Tuesday 27 October 2015

Reviewed: The Little Kiosk By The Sea by Jennifer Bohnet

The Little Kiosk By The Sea was published by Carina on August 18, 2015.

Thanks to Jennifer for sending me a copy of this book to review.

The Little Kiosk by the Sea was a thoroughly charming, captivating read by Jennifer Bohnet – a beautiful escape from the cold, dreary weather that is upon us now. The prologue to this book stole my attention straight away and honestly, it never let me go as I just kept on reading, eager to spend more time in the lovely Dartmouth location and to get to know more about the characters that kept on cropping up. The prologue introduces the reader to the kiosk in the title and well, straight away I wanted to be there. Initially, I found myself wanting to be one of the holidaymakers, spending a few blissful days there when the kiosk returned for the summer. By the end of this novel, I wanted instead to be one of the locals so I could enjoy the picturesque, gorgeous location months at a time. The prologue set the scene so beautifully – with Jennifer’s effortless descriptive writing being a joy to read, and also evident throughout the entire book, too. Everything about this book was lovely and enchanting.

There are a lot of main characters in The Little Kiosk by the Sea. Each chapter, told in third person, focuses on a different character and we see Sabine, Harriet, Johnnie, Rachel, Ellie and BB in the first six chapters alone. When I was reading this to begin with, I did feel like the new characters were never going to stop being introduced and I thought I might get them all mixed up but actually it never felt that way because the characters were all easily defined and all in some form had a link to one another - whether tenuous or not. Though it felt like more detail had been put into enhancing the setting rather than building a big picture of each character, I still felt like I knew each one of them well and their characteristics too. I felt like I knew them more as friends rather than characters in a book because they were all likeable people you could relate to, just muddling their way through life like the rest of us.

Sabine, who worked in the little kiosk, was my favourite character, although I did have a bit of a soft spot for the friend who kept on proposing to her, despite one rejection after another. The future of the kiosk is in doubt and she’s fighting to keep it, which is something that I felt helped me root for her because I was drawn to the kiosk within the first page of the book. Johnnie, Sabine’s brother, was also extremely easy to like and I was interested to see where his life would head as you could see how his late wife was still well on his mind. I enjoyed reading the strong, supportive relationship he had with Sabine and the change in Johnnie’s life was not something I had been expecting, which I also liked. Harriet is returning to Dartmouth after many years away and as her part in the story overlaps with Ellie’s, her daughter, I was intrigued to see how things would work out for their family. Though I did sympathise with her early on, Ellie was probably the character I connected with the least but still, there wasn’t any character I really didn’t want a happy ending for. I loved Rachel’s character and also the subtle twist in her story the author worked in. BB was the character I felt like I knew the least but he still had an important role to play and I loved how Jennifer intricately connected all of her characters and the seams were faultless and played out so effortlessly and effectively. When I finished the book, there wasn’t a single character or moment in this book that felt unnecessary. Every little strand cleverly combined to make the entertainment factor never-ending.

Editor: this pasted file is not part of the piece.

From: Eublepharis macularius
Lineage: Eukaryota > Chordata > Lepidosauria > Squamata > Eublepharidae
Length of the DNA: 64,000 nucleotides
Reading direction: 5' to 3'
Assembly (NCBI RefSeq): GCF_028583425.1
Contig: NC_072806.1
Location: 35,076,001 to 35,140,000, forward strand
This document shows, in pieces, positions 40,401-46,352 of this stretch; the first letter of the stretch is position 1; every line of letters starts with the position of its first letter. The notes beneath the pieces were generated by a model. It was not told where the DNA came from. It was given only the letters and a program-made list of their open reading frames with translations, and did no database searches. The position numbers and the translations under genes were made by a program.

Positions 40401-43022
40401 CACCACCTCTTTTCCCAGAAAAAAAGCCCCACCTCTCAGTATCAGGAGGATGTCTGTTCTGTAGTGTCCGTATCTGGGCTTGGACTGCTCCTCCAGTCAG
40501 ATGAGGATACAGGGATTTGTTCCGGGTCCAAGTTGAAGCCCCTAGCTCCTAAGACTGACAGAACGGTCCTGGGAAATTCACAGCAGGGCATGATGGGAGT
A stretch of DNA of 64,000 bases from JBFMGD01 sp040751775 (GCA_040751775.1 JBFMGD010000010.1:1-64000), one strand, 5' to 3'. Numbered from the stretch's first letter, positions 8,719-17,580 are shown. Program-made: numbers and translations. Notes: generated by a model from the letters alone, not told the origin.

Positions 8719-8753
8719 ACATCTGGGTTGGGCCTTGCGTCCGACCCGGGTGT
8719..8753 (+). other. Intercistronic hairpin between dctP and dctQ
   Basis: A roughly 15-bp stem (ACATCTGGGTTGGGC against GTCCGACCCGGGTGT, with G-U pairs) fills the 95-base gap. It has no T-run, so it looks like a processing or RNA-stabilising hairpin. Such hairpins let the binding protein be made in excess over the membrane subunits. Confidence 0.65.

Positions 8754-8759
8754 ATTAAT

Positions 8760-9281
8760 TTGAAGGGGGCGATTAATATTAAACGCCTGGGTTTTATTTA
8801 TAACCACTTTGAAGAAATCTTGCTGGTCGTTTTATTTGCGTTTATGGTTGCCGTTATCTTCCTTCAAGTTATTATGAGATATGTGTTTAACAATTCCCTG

As the return of the kiosk to Dartmouth signalled the change of season, it also represented how the lives of the characters in the book were about to change too, some more noticeably than others. There were far more secrets and twists in the lives of these characters than I had been expecting and I loved how there was always more to come. One of the most endearing things about The Little Kiosk by the Sea was the gentle pace which made the story feel light and refreshing. That, along with the short chapters, made the book a quick, relaxing read which you will no doubt breeze through with a smile on your face. Although I adored the pacing to this book, and there are few books I’ve enjoyed like this in recent months, I felt like it contributed to a small lack of development in some of the changes the characters faced. Big life changes were met with a brief reaction but the upheaval was quickly accepted and moved on from. Though it was quite nice to avoid all the drama, I did think at times it was a bit unrealistic how no one kicked up more of a fuss or questioned things more. But having said that, the ease with which the characters got on with the changes in their lives enhanced the calm and comforting feel of the kiosk and made it feel like an utterly delightful place to be. The Little Kiosk by the Sea is a gorgeous summery read but it makes for wonderful reading any time of the year and set at an irresistible pace, it’s the perfect book to escape into over the course of an afternoon. With a fascinating focus on family relationships, mixed with surprising secrets and a small slice of romance, it’s an extremely satisfying and beautifully told book – I loved it.

A lovely, relaxing summmery read with an air of mystery that wills you to read on


  1. I've never heard of this one before, but I love books about groups of people and how they all relate to one another. I'll have to see if my library has this one.

    Glad to have found you via the Bloggers Commenting Back database!


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